With nearly everyone’s eyes on the government shutdown and looming debt ceiling deadline, the bond market has been making some subtle moves over the last four weeks. The September announcement by the Federal Reserve that they are full steam ahead on their asset purchase programs caused a snapback rally in nearly every fixed-income sector.
Prior to that event, interest rates had been on a meteoric rise that rivaled any such bond market volatility since the mid-1990’s. That caused many income investors to shun their beloved bond ETFs and mutual funds in favor of cash, dividend paying stocks, or other short-term instruments. However, we are starting to see a semblance of order return to bonds that should be evaluated in the context of whether or not this is a short-term gift to be sold or an intermediate term opportunity to be captured.
The answer is not as easy pointing to one or the other. Each sector of the bond market offers its own unique opportunities and risks that ripple beneath the surface like a shadowy predator. By analyzing areas of strength and weakness, we can determine what segments offer the best value given the amount of interest rate, credit, and other risks.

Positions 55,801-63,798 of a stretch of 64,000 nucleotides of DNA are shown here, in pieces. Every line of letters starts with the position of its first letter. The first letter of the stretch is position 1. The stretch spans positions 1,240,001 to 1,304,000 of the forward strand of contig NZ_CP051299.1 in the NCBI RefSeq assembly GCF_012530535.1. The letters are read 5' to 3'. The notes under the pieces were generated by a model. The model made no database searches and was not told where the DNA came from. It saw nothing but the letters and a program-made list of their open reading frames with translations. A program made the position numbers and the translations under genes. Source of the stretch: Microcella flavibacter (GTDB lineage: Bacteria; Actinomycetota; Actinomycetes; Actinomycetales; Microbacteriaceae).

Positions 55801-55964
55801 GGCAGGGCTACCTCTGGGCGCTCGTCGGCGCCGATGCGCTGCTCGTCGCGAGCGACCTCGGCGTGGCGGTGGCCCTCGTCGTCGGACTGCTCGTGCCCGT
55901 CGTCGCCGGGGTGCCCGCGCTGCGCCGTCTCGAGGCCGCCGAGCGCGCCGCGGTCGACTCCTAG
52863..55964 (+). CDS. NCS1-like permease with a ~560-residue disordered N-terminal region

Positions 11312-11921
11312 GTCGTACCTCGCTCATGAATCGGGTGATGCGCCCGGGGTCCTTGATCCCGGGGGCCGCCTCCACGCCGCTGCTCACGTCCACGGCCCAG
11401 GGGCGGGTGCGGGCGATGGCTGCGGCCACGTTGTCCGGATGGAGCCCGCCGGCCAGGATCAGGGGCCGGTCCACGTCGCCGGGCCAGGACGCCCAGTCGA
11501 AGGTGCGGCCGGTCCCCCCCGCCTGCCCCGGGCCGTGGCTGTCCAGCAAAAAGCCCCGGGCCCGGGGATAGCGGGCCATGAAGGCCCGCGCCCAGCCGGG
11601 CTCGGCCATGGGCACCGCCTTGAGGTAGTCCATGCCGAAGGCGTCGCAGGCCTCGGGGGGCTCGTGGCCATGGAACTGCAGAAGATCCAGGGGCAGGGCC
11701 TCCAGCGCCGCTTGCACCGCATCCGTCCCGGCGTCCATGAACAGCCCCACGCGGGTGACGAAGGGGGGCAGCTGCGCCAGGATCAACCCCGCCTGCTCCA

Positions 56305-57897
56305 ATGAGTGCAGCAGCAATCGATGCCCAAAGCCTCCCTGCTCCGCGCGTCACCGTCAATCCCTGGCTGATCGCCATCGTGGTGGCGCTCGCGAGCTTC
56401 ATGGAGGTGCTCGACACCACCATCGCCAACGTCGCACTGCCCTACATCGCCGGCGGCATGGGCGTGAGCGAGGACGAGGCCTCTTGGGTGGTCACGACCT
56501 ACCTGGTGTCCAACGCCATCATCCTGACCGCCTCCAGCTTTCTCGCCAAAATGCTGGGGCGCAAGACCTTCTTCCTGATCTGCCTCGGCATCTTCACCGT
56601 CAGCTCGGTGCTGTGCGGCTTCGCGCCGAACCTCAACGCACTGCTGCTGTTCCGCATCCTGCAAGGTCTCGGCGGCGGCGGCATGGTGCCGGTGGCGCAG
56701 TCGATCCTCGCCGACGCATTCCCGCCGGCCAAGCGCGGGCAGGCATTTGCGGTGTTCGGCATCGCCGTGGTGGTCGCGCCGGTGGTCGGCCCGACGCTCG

1. High Yield Continues Its Hot Streak – One area of the bond market that has been on fire this year is short-duration high yield bonds which have continued to crank out substantial income with low volatility. One of my favorite ETFs to access this space is via the PIMCO 0-5 Year High Yield Bond ETF (HYS) which is currently trading near its 52-week highs. The current yield on this ETF is 4.39%.
The advantage of choosing shorter duration high yield is that you are further insulated from interest rate risk in the event that we see another move higher in bond yields. The greater danger to this sector is a stumble in the economy which would deteriorate the credit fundamentals of the companies that issue high yield bonds. That is why I am avoiding longer duration securities such as the iShares High Yield Corporate Bond ETF (HYG). Right now, the benefit of a slightly higher yield just does not match the risk of a more substantial price decline in the event that this sector falls out of favor.